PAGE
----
With few exceptions, the hospitals, dispensaries, clinics, wards, and other veterinary structures built during World War II followed the construction plans which, since 1937, were developed or perfected by the Office of the Quartermaster General in cooperation with the Surgeon General's Office. There were at least 11 approved plans as of the fall of 1941 (table 46). As these were entered in the building projects, the Surgeon General's Office encouraged the local camp veterinary officers to inspect them and, also, to requisition those items of Medical Department supply that would have to be fixed in the structure (such as Ajax dressing stocks and operating tables). Under the provisions of Army regulations, the station veterinarian was responsible to The Surgeon General for expressing his opinion on the exact sites and arrangements of the new hospital or dispensary and for reporting on the compliances of any construction with the approved plans. As the building program progressed, a number of corrective suggestions in the plans were made by the station veterinarians, and these, after a review jointly by the Veterinary Division, Surgeon General's Office, and the Office of the Quartermaster General, were incorporated into changes to the plans and were referred to the civilian contractors for compliance.

In the same manner that it influenced the hospital capacities, the animal strength was used also to determine the personnel space authorizations and the assignments of operational personnel to the station veterinary hospitals. During World War II, Army regulations provided for the assignment of at least four enlisted personnel in the grade of private or private first class when the camp's animal strength totaled 200 animals, and one additional such enlisted personnel for every additional 75 animals. Noncommissioned officers were allotted one for each station, and one for every four privates first class. The station complement for veterinary officers was expressed at one per station having 200 to 600 animals, another one where the station strength was between 601 and 1,100 animals, three for a station with 1,101 to 1,600 animals, and thus in graduated increases up to six veterinary officers where the station strength was between 2,801 and 3,500 animals. These regulatory provisions were actually used by the Surgeon General's Office in planning requirements or recommending assignments of veterinary personnel to certain Army camps.

3-Actually, certain construction plans were studied by the Veterinary Division, during the early thirties. Later, during 1941, the responsibility for this construction planning was transferred from the Quartermaster Corps to the Corps of Engineers, which up to then was responsible only for construction planning in a theater of operations. The exceptional structures were remount depot ward buildings which were constructed pursuant to modified plans approved by the Chief, Remount Division, Office of the Quartermaster General. This action seemingly was based on the situation that an unexpected program for 28,860 horses and mules had been approved for immediate procurement in October 1940. However, before the construction became available, The Quartermaster General had leased several buildings for veterinary use at the depot.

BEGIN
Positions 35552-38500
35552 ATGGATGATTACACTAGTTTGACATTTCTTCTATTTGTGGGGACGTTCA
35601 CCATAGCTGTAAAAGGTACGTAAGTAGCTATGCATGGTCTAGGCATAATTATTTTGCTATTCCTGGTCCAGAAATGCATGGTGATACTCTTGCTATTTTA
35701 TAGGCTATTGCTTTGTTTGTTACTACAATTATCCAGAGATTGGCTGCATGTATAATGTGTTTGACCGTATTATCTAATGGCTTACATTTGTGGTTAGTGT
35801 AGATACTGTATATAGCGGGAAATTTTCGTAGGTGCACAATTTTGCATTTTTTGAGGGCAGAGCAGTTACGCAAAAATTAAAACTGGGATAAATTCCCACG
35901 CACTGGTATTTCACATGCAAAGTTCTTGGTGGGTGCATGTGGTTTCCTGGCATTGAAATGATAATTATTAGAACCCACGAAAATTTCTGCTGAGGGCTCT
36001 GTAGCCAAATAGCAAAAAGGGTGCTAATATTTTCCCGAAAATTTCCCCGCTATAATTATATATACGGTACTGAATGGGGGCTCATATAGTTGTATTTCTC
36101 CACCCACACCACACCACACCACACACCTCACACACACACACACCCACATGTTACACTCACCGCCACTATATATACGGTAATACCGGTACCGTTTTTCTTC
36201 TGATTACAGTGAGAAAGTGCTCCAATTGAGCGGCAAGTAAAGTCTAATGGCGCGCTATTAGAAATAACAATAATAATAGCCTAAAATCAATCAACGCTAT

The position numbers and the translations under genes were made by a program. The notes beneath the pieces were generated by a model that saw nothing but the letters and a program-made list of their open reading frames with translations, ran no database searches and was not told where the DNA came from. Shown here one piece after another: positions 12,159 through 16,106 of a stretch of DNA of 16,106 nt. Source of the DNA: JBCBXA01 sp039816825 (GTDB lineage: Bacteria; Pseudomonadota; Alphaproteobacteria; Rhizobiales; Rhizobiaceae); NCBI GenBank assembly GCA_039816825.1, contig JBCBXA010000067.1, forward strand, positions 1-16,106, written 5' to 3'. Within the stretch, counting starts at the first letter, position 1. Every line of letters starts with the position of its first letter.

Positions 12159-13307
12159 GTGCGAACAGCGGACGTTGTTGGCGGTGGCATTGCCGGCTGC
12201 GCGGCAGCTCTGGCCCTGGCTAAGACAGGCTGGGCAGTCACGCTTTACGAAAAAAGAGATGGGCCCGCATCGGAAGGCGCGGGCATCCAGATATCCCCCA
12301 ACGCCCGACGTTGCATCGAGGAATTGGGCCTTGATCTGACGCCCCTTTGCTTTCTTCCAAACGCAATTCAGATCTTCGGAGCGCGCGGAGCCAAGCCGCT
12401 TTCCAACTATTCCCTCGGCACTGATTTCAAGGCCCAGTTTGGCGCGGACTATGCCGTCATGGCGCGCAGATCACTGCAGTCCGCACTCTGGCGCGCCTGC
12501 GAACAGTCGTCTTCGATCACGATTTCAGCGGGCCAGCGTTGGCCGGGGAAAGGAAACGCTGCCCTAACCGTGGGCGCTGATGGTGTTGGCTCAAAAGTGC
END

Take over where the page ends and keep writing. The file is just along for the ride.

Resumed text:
4- one particular problem was that contractors attempted to place tar paper and wood lathe strip on buildings.

5-Changes recommended included the sloping and adding of drains to the clinic floors, the lowering of the feedboxes from 41 to 34 inches above the floor, the replacing of metal feed racks with wooden troughs so as to provide head room and to lessen interference with the ventilators, the lowering of the bails (separating bars) between stalls from 48 to 36 inches above the floor, and the lowering of the bottom boards of box stalls from 8 to 7 inches above the floor.

Table adaptation, United States Army Veterinary Service in World War II Office of the Surgeon General by Lt. Col. Everett B. Miller, V.C., USA, page 568

1. Planning for veterinary hospital construction included also stable, closed, types S-1 through S-9, drawing 700-320, and stable, open, types S-10 through S-19, drawing 700-321, both dated 5 May 1937. Types S-1 and S-10 each had a stall capacity of 20; these capacities were increased in increments of 4 stalls so that the closed stable, type S-9, had a rated capacity of 52 stalls, and the open stable, S-19, had a rated capacity of 56 stalls.

2. Drawings 800-1301 through 800-1308 superseded drawing 700-486, dated 5 Nov. 1940, Veterinary Station Hospital: Veterinary Ward; Veterinary Contagious Ward; and Colic Building.

3. Superseded by drawings 700-4400 through 700-4403, Construction Division, Office of Chief of Engineers, 16 July 1942. Source: Memorandum, Col. J. F. Crosby, VC, Veterinary Division, Surgeon General's Office, for Director, Historical Division, Surgeon General's Office, 9 Nov. 1944, subject: History of Wartime Research and Development.

U.S. ARMY MEDICAL DEPARTMENT (AMEDD) OFFICE OF THE SURGEON GENERAL Has many wonderful pages of information on their webpages, may be you should take a look!
Here is there website:
AMEDD Website

Click on the below link. Some of the above information was taken from the AMEDD Website and is also in the Book: UNITED STATES ARMY VETERINARY SERVICE IN WORLD WAR II and from U.S. Army training manuals:
AMEDD Website Chapter 16


HORSE ARTILLERY TRAINING AND ORGANIZATION AT FORT BLISS, TX 1936-1942 PART 1. Jerry Eades oral account of horse artillery organization and training at Ft. Bliss, TX in preparation for WW II. Slide show of photos taken of 82nd Field Artillery Regiment, 61st Field Artillery Battalion and 62nd Field Artillery Battalion Note: This is a wonderful narration of the description of the life in the Field Artillery and Cavalry in the late 1930’s and early 1940. DO NOT MISS THIS ONE!